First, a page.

A portrait in words and photographs of 50 of the most scenic, remote and long-distance routes in Asia, Africa, Australia, North and South America, and Europe. Some, such as the Orient Express route from Paris to Istanbul, are historical and no longer possible as a single journey; for these, full details of how to trace the route today accompany the description of the original concept. Other journeys are included because of the dramatic countryside they pass through, such as The Ghan in Australia, or the challenging nature of the track construction, such as the Western Australia Mixed Gauge built to accommodate trains with different gauges on the same line, or for the nostalgia of steam locomotives like the West Coast Wilderness Railway in Tasmania and the Hotham Valley Tourist Railway from Pinjarra to Dwellingup.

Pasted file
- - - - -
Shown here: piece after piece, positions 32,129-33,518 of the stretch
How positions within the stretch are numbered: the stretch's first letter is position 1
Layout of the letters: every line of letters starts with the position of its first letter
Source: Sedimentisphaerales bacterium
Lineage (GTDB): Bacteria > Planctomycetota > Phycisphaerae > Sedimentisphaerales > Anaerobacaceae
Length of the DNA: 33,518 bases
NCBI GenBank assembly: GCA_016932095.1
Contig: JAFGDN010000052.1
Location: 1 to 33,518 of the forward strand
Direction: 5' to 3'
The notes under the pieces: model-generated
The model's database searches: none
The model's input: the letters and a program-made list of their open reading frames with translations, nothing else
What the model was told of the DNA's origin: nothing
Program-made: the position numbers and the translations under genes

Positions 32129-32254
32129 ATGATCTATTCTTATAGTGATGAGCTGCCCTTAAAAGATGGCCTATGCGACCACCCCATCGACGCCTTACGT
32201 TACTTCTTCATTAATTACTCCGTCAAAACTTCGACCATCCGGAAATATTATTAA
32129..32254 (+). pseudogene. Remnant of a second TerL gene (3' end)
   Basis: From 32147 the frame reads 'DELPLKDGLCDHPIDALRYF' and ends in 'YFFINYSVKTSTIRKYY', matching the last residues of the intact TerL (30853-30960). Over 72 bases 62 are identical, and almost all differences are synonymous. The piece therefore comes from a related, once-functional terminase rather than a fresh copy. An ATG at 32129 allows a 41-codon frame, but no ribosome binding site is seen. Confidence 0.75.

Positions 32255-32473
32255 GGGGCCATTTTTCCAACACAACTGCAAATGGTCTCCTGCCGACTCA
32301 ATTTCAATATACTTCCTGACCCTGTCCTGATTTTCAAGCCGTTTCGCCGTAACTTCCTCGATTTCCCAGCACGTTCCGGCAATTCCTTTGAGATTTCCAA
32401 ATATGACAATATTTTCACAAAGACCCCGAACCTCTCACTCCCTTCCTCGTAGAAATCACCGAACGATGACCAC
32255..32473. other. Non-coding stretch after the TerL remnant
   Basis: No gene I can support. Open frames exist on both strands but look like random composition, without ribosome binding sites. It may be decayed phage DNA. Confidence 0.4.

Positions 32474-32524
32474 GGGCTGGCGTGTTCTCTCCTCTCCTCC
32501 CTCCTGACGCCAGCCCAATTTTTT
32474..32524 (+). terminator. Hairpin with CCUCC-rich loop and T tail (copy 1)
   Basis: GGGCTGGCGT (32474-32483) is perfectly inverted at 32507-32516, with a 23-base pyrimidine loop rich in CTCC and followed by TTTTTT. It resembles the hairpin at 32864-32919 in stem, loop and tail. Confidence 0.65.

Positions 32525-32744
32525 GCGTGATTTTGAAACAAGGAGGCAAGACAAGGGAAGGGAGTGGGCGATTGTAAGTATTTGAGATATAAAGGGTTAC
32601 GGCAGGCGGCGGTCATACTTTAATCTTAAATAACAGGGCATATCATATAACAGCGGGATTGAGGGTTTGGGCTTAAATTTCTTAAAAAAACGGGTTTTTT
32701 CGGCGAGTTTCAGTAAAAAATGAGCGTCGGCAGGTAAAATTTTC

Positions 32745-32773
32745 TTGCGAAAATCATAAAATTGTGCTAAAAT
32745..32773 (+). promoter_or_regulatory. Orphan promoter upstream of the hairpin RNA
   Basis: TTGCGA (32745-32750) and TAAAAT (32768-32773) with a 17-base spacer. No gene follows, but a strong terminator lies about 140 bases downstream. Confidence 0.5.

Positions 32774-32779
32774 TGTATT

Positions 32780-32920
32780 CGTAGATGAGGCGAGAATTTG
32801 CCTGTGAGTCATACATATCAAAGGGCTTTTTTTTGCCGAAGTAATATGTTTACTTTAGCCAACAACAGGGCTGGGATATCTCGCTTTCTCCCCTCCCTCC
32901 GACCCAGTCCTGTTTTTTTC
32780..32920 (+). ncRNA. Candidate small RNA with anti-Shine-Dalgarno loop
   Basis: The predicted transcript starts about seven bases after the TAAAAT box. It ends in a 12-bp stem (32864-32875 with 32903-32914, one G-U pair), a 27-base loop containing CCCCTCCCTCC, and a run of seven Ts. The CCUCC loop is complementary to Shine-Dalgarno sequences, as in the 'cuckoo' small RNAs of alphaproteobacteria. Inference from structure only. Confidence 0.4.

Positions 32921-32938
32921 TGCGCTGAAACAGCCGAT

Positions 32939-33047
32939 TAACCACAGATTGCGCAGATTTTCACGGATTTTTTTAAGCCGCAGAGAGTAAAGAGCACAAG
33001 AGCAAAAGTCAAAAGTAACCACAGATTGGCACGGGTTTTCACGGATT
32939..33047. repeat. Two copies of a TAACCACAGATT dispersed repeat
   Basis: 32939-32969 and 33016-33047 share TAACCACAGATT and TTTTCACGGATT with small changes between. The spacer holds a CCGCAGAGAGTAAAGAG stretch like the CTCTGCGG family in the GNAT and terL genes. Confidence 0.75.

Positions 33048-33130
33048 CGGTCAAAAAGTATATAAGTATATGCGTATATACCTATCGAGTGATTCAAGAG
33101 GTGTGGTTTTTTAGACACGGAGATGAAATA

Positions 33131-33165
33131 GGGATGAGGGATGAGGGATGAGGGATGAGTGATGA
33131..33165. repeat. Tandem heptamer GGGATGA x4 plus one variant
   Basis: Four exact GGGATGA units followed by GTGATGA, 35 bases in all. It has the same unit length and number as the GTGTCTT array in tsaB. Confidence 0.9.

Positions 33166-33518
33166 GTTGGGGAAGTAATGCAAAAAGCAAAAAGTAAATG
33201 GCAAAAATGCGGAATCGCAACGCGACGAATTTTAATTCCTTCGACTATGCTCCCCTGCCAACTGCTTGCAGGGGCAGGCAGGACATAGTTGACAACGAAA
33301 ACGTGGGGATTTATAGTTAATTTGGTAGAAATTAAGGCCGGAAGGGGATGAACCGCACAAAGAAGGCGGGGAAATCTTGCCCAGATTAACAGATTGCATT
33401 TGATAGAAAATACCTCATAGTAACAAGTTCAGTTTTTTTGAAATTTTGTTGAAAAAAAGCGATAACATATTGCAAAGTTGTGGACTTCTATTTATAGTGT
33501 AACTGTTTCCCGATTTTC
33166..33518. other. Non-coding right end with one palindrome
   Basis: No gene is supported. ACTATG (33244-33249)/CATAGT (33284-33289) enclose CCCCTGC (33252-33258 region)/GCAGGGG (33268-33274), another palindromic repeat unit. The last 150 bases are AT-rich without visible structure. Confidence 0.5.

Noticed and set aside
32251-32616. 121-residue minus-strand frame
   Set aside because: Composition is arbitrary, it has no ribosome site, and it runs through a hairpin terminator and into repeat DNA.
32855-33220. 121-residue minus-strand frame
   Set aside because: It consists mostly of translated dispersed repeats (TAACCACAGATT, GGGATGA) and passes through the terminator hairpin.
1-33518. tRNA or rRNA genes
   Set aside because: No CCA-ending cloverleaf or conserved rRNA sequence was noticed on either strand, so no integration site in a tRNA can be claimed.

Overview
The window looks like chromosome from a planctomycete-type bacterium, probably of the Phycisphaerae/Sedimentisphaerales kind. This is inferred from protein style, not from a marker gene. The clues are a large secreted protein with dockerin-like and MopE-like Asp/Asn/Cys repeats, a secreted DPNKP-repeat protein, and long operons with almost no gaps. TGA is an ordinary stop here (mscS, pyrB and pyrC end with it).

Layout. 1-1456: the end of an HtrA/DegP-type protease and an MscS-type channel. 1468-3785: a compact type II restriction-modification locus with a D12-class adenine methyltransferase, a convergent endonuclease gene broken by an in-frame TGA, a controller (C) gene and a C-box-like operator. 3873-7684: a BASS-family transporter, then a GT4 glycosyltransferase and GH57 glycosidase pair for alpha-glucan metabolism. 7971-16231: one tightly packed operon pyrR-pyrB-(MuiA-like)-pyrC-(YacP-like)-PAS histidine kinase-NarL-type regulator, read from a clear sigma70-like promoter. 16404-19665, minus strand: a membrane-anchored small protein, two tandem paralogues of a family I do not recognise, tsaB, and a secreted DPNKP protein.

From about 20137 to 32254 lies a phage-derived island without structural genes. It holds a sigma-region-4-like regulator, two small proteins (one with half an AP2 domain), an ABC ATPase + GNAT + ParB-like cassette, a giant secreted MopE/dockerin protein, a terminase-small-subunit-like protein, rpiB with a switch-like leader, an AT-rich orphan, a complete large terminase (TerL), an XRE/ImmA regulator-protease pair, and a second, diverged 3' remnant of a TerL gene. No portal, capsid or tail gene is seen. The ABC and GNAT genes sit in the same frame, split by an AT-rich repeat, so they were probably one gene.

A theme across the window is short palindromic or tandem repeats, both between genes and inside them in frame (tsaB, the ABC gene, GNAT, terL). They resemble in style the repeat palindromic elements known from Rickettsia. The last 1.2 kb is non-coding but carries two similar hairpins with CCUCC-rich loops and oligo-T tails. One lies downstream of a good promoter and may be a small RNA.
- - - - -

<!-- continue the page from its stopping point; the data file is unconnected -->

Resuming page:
There are journeys to the Arctic and trips traversing whole countries. The descriptions tell of the logistics of the route, the historical reasons for its existence and the spectacular scenery to be viewed from the train window. Each journey is accompanied by a route map and illustrated with contemporary images.
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Brian Solomon has authored more than fifty books on railroads, including North American Railroad Family Trees, North American Railroads, Coal Trains, Railroads of California, Railroads of Pennsylvania, North American Railroad Bridges, Amtrak, and Railroad Signaling. He is currently producing a popular railway photography blog called Tracking the Light (www.briansolomon.com/trackingthelight) and divides his time between the United States and Europe to photograph and research railway operations. His photography has also appeared in the pages of many rail magazines, including Trains magazine, Railway Age, Railroad Explorer, Germany’s Modelleisenbahner, and the Journal of the Irish Railway Record Society.